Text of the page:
Does God Give us a Theology Exam?

pass exam

Sometimes I hear someone skeptical about Christianity asking: “What is the minimum you have to believe to be a Christian?”

I have a problem with that question. It assumes that becoming a Christian is simply assenting to a list of propositional truths or facts or dogmas. But this is a misunderstanding of what it means to believe.

Why? Because in the Bible “to believe” has a much deeper, wider meaning than just saying that a list of facts is true. To start, let’s look at what Jesus said to Martha about faith. The regular NIV translation says:

 Jesus said to her, “I am the resurrection and the life. The one who believes in me will live, even though they die; (John 11:25)

That translation gets part of the meaning. But the Amplified Bible expresses the full meaning of the original Greek word:
Whoever believes in (adheres to, trusts in, relies on) Me [as Savior] will live even if he dies

So, an effective way to rephrase the skeptic’s question is: Who do you need to trust to be a Christian? And the simple short answer is Jesus.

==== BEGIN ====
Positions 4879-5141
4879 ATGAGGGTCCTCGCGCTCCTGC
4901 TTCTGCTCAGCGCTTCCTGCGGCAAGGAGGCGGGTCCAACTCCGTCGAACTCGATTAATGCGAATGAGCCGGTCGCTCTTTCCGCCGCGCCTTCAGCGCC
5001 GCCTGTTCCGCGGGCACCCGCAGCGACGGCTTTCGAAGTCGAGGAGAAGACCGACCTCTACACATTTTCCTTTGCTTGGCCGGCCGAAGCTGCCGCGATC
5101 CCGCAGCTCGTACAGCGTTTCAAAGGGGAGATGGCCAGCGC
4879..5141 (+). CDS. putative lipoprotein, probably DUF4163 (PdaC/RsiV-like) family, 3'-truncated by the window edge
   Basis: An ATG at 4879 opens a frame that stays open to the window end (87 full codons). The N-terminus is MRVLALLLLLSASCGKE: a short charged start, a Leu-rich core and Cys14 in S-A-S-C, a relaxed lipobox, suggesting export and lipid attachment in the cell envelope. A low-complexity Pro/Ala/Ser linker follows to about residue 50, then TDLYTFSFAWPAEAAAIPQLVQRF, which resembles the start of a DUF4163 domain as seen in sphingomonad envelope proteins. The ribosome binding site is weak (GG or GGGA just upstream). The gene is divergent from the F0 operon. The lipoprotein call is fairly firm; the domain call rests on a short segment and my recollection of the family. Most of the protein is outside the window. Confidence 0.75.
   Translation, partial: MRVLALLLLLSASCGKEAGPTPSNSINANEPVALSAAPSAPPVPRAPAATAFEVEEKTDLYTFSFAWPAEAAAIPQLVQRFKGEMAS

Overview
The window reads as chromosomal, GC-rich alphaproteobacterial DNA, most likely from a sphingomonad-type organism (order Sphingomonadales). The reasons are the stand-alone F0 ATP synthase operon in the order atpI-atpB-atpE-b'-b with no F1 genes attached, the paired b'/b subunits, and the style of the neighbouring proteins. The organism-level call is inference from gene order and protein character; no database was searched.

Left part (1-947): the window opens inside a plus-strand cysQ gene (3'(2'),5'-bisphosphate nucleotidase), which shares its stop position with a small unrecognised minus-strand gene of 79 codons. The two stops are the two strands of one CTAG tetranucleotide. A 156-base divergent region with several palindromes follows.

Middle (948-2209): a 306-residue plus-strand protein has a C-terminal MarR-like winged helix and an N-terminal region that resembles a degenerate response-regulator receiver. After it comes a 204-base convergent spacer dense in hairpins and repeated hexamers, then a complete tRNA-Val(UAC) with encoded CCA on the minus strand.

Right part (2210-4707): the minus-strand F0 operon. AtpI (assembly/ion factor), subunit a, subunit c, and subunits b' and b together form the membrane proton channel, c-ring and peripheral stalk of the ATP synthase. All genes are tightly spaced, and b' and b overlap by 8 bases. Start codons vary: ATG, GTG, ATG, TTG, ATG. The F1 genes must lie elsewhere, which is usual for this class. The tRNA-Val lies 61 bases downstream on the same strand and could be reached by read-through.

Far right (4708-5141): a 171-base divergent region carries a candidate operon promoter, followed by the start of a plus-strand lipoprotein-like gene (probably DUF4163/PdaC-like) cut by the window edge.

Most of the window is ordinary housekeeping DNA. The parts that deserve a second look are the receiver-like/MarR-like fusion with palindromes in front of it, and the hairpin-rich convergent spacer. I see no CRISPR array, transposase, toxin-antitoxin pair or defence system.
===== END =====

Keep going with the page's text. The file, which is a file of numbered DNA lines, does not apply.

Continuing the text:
But then the next question is: Who is this Jesus that I trust?

John’s gospel is especially helpful here:
 but these have been written so that you may believe [with a deep, abiding trust] that Jesus is the Christ (the Messiah, the Anointed), the Son of God; and that by believing [and trusting in and relying on Him] you may have life in His name. (John 20:31AMP)

John’s whole Gospel explains why Jesus is worthy of deep, abiding trust. It explains who Jesus was, describes the miraculous things he did, expounds his commands to love, and shows how he gives eternal life to those who repent of their sins and trust him.

Taking all of this to heart, try to imagine what it would be like if you died and met God — would he give you a theology exam, asking “Which facts and propositions did you believe?”

Or would he say, “Did you live your life by fully relying on my Son Jesus?”

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